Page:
Eating by numbers

23/11/2015 - 07:37
Whether it’s five or seven daily portions of fruit and vegetables, caterers are keen to follow the government’s lead and encourage the uptake of fresh produce for a healthier lifestyle. Sheila Eggleston reports.

Getting the better-for-you message across has been a long slog, but healthy eating is now classed as one of the megatrends, even though some younger consumers still have to get over their hang-ups about vegetables, which has led to the ‘health by stealth’ approach many caterers have adopted.

While eating five portions of fruit and vegetables a day has been advised since the 1980s, many organisations have made it more of a priority recently because of the vital nutrients they provide, and the government supports this stance.

Last year, the School Food Plan was published, and suppliers have been keen to help caterers provide healthier meals without breaking any budgets.

According to Stuart Hiscott, marketing manager at Ardo UK, the cheapest and easiest way is to take advantage of frozen fruit and vegetables.

“The short time between picking and freezing means frozen fruit and vegetables retain their vitamins and minerals better than fresh, helping to get the best from food without worrying about a short shelf life,” he explains. “This means you get maximum nutrient value for minimum cost and effort.”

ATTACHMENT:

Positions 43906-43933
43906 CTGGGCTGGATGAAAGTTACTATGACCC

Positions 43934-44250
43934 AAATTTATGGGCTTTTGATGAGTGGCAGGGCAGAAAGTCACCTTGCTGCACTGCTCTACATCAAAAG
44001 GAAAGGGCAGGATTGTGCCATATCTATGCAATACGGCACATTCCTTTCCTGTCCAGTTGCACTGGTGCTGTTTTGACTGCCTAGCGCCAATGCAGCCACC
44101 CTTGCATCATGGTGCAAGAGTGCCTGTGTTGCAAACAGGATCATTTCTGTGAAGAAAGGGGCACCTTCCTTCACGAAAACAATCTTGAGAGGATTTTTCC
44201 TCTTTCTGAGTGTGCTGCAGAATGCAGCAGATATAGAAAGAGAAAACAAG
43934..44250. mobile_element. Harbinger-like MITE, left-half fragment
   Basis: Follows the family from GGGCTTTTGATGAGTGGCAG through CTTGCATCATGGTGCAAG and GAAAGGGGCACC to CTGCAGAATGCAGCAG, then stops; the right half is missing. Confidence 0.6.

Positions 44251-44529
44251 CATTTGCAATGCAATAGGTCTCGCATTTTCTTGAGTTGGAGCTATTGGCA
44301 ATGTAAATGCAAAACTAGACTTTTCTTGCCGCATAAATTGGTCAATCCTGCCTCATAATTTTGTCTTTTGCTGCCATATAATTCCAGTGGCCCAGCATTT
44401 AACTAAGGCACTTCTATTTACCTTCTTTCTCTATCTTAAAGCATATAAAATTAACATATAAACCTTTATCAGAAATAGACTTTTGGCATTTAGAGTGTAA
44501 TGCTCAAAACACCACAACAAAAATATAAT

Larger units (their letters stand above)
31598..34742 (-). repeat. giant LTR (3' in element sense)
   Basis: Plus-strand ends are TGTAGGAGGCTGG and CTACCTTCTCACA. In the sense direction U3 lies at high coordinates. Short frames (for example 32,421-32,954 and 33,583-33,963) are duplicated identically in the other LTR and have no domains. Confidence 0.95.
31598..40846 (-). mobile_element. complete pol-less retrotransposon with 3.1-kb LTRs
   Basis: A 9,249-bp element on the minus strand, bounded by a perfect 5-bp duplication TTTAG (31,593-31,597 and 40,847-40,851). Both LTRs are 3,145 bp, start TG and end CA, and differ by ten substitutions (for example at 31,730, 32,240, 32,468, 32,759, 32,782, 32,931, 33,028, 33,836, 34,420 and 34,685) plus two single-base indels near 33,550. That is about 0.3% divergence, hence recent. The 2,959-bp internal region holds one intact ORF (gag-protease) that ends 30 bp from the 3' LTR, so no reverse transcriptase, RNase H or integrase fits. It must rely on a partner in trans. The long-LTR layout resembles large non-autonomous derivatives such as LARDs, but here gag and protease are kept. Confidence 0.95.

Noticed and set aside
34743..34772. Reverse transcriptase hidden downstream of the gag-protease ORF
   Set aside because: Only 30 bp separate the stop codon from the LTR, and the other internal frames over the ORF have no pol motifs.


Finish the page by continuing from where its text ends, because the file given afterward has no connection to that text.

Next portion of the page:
Hiscott says Ardo’s products are prepared in such a way that 100% of the product can be used, and the company only ships fully prepared products, so there is no waste. Another plus is that frozen products can be used instead of chilled ones for all-day menus, he adds. For example, quickly blended frozen fruit smoothies or frozen berries in porridge can be used for breakfast, and frozen spinach to complement dinner without it wilting during the day.

Many manufacturers have products that boast nutritional credentials, and their ability to offer high portions of fruit and vegetables. For example, Mars Foodservice claims its whole Dolmio range has great than 84% vegetable content, with a 90g serving counting as one portion daily portion.

Cost sector caterers have also been finding clever ways to boost uptake of fruit and vegetables in daily meals, and high-powered blenders are increasingly being used to achieve their goals.